1N class's questions
1W clas's questions
The class from Greece told us that they were sending a slide show about their school, so we decided to create our own presentation to share. Students worked with a partner to decide what was important to teach them about our school. Then, each pair of students was responsible for writing details and a closing sentence for their topic.
Students took pictures around the school, and we added it all into Little Bird Tales, a digital publishing tool. Students then read and recorded what they had written. You can watch each presentation below.
In the meantime, some classes received answers to our questions from our buddy classrooms. Our friends in Greece also created a slide show and video for us, which you can find here. The first graders then worked with their partner to answer questions from our buddies, if they sent any. It has been fascinating to learn about the similarities and differences between their schools and ours!
This past month, kindergarten students did a short research project. We wondered what happens to a pumpkin and jack-o-lantern after Halloween. First, students talked with a partner and guessed what would happen to the pumpkins. Many students predicted that they would rot, some said they would shrink or dissolve, and two students guessed that they might turn into a carriage. :) Here are links to each class's predictions:
Mrs. Imai's class
Mrs. Landell's class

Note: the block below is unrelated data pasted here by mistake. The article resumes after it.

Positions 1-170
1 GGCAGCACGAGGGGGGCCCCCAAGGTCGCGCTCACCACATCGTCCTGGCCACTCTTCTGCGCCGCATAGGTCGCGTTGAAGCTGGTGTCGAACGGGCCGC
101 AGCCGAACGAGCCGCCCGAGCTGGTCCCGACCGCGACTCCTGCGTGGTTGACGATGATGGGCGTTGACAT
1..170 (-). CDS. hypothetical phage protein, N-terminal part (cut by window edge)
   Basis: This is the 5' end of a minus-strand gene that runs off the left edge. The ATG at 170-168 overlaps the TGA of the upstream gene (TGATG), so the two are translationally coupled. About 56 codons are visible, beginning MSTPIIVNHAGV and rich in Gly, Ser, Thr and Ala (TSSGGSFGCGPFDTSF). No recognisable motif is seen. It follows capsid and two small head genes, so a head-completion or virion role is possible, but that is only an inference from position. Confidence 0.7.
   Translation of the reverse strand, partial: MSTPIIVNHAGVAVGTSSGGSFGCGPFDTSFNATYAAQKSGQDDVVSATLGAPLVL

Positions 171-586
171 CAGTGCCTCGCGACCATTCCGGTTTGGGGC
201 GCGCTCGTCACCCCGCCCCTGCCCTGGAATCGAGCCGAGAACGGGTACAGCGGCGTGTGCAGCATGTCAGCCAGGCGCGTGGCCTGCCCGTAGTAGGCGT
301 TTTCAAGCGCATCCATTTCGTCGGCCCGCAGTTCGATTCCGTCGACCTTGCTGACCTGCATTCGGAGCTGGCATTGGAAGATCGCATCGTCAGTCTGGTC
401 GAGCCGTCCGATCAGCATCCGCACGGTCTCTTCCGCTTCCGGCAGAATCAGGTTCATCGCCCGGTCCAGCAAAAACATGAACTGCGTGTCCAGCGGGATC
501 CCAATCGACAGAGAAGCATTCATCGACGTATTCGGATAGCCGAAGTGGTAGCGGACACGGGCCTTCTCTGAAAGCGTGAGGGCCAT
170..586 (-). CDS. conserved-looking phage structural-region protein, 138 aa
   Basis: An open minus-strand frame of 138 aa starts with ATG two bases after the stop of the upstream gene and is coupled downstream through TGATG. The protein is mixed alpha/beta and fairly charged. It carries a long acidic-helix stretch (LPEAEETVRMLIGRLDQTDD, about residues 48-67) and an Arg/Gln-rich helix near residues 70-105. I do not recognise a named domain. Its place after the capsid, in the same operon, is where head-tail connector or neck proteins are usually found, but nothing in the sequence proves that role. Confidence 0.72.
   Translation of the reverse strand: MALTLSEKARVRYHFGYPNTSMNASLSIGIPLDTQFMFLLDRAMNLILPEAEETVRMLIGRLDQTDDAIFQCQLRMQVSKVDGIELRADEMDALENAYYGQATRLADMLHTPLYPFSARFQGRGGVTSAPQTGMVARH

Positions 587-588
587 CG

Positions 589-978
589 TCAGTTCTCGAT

Mrs. O'Rourke's class
Every week, when the students came back to class, they looked at the pumpkin and jack-o-lantern to see how they had changed. Students drew and wrote about what they saw.
They also came up with a very interesting question. They wondered if the red stuff on the lid was blood. We talked about how we can use books to find answers to our questions. We read the book Rotten Pumpkin: A Rotten Tale in 15 Voices by David M. Schwartz and discovered that the red stuff was a type of mold.
Week 4 was a sad week. When we came back to school on Monday, the jack-o-lantern was gone, and the pumpkin was smashed on the sidewalk. The DEEP wildlife expert said that it was mostly likely a human who had smashed the pumpkin. The smashed pumpkin is back at the edge of the woods. We will take a break from our observations for now and see how it looks in the spring. To end the project, students wrote about something they had learned. We are looking forward to seeing how the pumpkin has changed when we check again in the spring!